Leading-Edge Educational Technology

Thomas B. Scott (Editor)
James I. Livingston (Editor)

Series: Education in a Competitive and Globalizing World

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$225.00

Volume 10

Issue 1

Volume 2

Volume 3

Special issue: Resilience in breaking the cycle of children’s environmental health disparities
Edited by I Leslie Rubin, Robert J Geller, Abby Mutic, Benjamin A Gitterman, Nathan Mutic, Wayne Garfinkel, Claire D Coles, Kurt Martinuzzi, and Joav Merrick

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This new book focuses on the that latest research gains in the field of educational technology which is a creative blending of “idea” and “product” technologies with subject-matter content in order to engender and improve teaching and learning processes. Educational technology is often associated with the terms instructional technology or learning technology. “Product” technologies are tangible; for example, computer hardware or software. “Idea” technologies are cognitive frameworks or schemes; for example, the Multiple Intelligence Theory proposed by Howard Gardner. When products are thoughtfully blended with subject matter content (such as mathematics or science concepts) for a specific audience in a specific educational context (such as a school), one is using “educational technology.”

The words educational and technology in the term educational technology have the general meaning. Educational technology is not restricted to the education of children, nor to the use of high technology. The particular case of the meaningful use of high-technology to enhance learning in K-12 classrooms and higher education is known as technology integration. The term is distinct from technology education: educational technology is about using technology to educate, whereas technology education is learning about technology. Several universities have recently opened tracks for graduate programs in the field of Educational Technology.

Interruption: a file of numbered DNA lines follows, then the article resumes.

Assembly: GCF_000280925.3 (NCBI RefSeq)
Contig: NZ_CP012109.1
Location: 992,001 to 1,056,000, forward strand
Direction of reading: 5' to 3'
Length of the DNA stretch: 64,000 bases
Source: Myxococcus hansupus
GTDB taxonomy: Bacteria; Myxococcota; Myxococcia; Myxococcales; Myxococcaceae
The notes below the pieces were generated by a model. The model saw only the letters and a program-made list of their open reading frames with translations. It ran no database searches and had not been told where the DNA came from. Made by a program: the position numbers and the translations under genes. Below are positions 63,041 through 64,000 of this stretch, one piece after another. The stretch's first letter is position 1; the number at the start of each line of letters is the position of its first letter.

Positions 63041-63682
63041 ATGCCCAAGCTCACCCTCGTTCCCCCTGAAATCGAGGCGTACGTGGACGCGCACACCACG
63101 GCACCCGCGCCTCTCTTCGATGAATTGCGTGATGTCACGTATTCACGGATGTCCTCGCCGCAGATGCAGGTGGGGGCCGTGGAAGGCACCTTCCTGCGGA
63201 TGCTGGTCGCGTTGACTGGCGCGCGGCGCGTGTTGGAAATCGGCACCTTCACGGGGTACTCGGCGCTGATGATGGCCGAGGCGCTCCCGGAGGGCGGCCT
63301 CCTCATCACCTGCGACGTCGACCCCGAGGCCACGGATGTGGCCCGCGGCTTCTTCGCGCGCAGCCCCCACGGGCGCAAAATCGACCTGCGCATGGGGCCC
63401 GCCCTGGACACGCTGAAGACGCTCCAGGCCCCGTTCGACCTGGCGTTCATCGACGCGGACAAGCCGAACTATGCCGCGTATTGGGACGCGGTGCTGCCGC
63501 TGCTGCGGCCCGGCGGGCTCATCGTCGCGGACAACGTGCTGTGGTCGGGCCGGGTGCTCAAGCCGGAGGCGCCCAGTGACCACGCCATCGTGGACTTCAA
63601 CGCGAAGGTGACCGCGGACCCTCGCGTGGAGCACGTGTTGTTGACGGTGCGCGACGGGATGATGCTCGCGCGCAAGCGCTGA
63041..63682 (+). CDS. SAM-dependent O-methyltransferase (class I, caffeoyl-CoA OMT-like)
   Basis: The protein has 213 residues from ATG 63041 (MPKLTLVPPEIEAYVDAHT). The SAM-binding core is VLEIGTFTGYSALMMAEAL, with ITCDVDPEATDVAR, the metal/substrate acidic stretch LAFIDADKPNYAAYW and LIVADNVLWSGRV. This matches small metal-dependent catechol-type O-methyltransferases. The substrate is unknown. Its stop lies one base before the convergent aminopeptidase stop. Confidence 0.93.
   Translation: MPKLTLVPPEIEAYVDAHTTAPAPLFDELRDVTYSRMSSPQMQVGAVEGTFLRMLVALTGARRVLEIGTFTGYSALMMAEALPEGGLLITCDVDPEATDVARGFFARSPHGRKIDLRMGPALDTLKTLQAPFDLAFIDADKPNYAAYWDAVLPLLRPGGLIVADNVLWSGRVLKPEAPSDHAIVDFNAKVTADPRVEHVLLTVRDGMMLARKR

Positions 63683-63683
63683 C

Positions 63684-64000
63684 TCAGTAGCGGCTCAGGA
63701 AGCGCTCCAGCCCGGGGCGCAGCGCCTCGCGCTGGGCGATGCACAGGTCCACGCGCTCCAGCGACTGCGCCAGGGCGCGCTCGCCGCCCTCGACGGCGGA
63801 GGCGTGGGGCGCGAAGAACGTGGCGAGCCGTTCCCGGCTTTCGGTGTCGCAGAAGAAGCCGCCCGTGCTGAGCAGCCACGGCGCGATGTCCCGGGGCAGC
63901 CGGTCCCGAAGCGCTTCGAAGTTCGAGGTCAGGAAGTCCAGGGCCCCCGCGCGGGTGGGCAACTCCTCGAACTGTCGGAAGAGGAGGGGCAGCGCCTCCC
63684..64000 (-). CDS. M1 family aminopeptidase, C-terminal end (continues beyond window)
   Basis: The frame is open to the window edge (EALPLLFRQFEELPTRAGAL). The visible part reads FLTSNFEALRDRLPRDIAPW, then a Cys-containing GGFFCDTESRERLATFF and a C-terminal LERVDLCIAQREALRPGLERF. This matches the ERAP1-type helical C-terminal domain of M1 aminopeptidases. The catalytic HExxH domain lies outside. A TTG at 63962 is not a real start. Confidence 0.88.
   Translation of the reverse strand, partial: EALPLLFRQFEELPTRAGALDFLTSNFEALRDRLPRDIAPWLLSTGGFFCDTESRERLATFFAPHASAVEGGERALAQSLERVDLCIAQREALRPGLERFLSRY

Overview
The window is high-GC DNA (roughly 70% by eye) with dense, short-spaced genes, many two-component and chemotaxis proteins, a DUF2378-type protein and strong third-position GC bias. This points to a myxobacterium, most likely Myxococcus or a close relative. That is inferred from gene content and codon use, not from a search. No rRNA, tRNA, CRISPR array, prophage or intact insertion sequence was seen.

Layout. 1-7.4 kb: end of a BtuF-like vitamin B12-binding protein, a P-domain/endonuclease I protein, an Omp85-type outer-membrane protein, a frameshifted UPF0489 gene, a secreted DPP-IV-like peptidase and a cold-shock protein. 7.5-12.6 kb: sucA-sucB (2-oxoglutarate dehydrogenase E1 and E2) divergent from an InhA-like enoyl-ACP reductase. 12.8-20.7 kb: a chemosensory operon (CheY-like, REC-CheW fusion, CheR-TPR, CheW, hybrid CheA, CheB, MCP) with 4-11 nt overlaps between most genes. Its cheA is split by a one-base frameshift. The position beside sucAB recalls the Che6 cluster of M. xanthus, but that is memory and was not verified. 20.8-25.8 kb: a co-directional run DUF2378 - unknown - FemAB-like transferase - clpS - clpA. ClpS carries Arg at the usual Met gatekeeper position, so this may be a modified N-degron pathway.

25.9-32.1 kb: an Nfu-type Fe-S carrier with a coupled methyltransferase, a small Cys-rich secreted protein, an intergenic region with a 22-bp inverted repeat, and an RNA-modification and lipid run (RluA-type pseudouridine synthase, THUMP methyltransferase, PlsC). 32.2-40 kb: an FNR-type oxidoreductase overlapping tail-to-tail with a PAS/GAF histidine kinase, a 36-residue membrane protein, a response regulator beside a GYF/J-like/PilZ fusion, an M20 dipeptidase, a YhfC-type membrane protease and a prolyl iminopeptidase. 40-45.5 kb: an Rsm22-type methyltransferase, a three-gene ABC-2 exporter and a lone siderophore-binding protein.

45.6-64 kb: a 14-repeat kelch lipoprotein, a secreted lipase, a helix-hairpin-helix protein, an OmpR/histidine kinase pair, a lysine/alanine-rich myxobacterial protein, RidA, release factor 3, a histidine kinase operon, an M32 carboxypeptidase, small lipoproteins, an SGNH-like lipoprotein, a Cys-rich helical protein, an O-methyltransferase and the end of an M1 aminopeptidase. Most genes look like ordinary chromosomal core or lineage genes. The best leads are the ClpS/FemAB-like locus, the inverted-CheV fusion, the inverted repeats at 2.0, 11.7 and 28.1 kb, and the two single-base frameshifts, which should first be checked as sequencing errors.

Preface

Chapter 1 - The Application of Computer-Based Testing to Large-Scale Assessment Programs; pp. 1-47
(Robert G. MacCann, Measurement & Research Services, Board of Studies, NSW)

Chapter 2 - Guiding the Design of E-Learning Programs: Managing Presentation Content to Match the Cognitive Factors of Users;
pp. 49-75
(Sylvia M. Truman, Knowledge Media Institute, The Open Univ., UK)

Chapter 3 - The Diagnostic Pathfinder: Ten Years of Using Technology to Teach Diagnostic Problem Solving; pp. 77-103
(Jared A. Danielson, Iowa State Univ., Dept. of Veterinary Pathology, College of Veterinary Medicine, Iowa State Univ., Eric M. Mills, Ames, Iowa, Pamela J. Vermeer, Minneapolis, Minnesota)

Chapter 4 - Design of Molecular Visualization Educational Software for Chemistry Learning; pp. 105-131
(L.D. Antonoglou, N.D. Charistos, M.P. Sigalas, Dept. of Chemistry, Aristotle Univ. of Thessaloniki, Thessaloniki, Greece)

Chapter 5 - When Collaborative PBL Meets E-learning: How does it Improve the Professional Development of Critical-Thinking Instruction?; pp. 133-158
(Yu-Chu Yeh, Institute of Teacher Education & Center for Creativity Innovation Studies, National Chengchi Univ.)

Chapter 6 - Educational Inclusion and New Technologies; pp. 159-176
(Kieron Sheehy, Rebecca Ferguson, The Open Univ., UK)

Chapter 7 - The Effects of Computer-Aided Learning in Improving Literacy Skills in Low-Progress Readers; pp. 177-194
(Annie Magnan, Jean Ecalle, Caroline Calmus, Laboratoire EMC Etude des Mecanismes Cognitifs, Univ. Lyon)

Chapter 8 - A Review of Changing Attitudes Towards Computers in Educational Settings; pp. 195-209
(Kate Garland, Univ. of Leicester, Jan Noyes, Univ. of Bristol, UK)

Chapter 9 - Measuring the Efficacy of Children's Electronic Storybooks - The Quest for Reliability and Validity; pp. 211-224
(Shirley Grimshaw, Information Services, Univ. of Nottingham, UK, Cliff McKnight, Information Science, Loughborough Univ., UK.)

Index

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